October 2017

The how to instructions for cooking fresh corn on a gas grill!

Fresh Corn is the one vegetable that you MUST try on the grill!


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It’s that time of year!  Fresh corn has arrived but not for long.  Time to get your hands on a few dozen and do something truly special with this favorite

There’s Nothing Like Fresh

Yes, you can get corn all year by purchasing in the freezer section of your local grocer.  Seriously though.  Who wants frozen when by waiting nearly 10 months on the east coast you can have fabulous fresh corn?  There is a taste difference between fresh and frozen!

On The Grill With Wood For Smoky Char

Corn is one of those vegetables that just begs to be put on the grill.  There are many techniques but I prefer to remove the husks and silks, and grill my corn on the cob

putting the wood chunks on the diffuser will allow them to ignite and provide a great wood aroma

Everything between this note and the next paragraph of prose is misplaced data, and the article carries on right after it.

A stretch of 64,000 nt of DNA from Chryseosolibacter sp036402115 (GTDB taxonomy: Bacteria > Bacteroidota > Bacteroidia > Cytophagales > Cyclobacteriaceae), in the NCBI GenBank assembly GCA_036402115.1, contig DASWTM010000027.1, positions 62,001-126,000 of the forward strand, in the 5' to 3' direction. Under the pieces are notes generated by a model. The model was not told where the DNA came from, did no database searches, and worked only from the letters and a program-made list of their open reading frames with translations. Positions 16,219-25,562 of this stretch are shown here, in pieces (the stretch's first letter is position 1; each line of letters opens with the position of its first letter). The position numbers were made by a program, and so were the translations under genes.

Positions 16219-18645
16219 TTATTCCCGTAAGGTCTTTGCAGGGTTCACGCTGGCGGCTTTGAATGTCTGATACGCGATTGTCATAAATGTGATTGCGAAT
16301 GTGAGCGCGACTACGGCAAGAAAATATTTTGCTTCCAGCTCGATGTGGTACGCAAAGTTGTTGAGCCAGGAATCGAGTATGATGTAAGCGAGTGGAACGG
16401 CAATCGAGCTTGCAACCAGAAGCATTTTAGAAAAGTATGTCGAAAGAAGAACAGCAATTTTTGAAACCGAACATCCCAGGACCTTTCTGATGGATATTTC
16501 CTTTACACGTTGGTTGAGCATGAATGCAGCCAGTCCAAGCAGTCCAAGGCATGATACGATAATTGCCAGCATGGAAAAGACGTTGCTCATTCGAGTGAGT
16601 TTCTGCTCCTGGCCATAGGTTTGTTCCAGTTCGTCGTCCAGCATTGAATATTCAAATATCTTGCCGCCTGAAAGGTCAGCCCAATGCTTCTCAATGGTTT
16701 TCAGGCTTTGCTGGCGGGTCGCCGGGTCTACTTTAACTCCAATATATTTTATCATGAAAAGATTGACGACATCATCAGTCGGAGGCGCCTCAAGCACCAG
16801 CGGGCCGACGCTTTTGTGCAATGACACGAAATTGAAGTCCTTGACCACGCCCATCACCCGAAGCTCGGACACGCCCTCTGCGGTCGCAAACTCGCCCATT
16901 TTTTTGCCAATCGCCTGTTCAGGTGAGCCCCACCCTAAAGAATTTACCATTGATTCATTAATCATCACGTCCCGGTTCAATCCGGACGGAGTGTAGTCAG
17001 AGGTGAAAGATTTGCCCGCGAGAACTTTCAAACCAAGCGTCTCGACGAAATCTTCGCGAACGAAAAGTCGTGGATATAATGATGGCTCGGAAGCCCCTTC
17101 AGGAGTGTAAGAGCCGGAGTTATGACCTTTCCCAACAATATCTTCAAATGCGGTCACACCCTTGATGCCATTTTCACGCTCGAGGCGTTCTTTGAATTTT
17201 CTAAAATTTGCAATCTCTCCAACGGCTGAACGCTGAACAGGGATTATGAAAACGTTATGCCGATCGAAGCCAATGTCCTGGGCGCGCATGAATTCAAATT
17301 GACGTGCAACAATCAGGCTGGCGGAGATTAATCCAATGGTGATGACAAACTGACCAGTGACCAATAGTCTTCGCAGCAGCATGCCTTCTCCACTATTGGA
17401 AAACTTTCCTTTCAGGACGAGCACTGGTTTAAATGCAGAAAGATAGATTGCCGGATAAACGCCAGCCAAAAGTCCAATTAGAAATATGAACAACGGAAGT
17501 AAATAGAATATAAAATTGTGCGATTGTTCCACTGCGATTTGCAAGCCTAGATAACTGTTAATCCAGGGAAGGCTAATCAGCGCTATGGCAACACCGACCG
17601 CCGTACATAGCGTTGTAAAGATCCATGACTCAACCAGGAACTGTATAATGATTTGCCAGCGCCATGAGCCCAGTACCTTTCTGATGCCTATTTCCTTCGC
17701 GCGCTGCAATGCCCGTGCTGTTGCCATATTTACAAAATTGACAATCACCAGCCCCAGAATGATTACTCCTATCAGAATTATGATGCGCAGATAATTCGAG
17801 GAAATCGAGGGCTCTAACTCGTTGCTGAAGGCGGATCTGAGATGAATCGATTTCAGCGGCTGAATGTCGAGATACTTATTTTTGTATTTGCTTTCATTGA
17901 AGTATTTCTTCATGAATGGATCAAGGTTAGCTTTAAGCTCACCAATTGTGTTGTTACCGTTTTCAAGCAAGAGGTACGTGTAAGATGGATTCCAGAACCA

with wood chunks on the grill’s heat shields.  In answer to the question about soaking the wood in water first – no, I do not do this step as I want my corn kernels to really crackle on the grill.   Just see our posting on how to add wood chunks to the LP grill.

Perfect Wood Makes Perfect Char

Smokinlicious double filet wood chunks work perfect on a gas grill for added flavor

SmokinLicious® double filet wood chunks are the perfect size for flavoring as well as fit on most grills.  From start to finish, you can easily do a couple dozen ears of corn in about an hour.  With this technique, I just need 4-5 wood chunks on one of the heat shields.  That will provide enough smoke vapor to collect in the grill’s cooking area to ensure every ear is equally charred and flavored.  Next, simply monitor for the need to turn the corn with tongs to produce an even char.  Keep in mind, just like popcorn kernels, you will hear some of the raw corn kernels heat up and pop/crackle while cooking.  This makes for the sweetest end to your cooking tasks!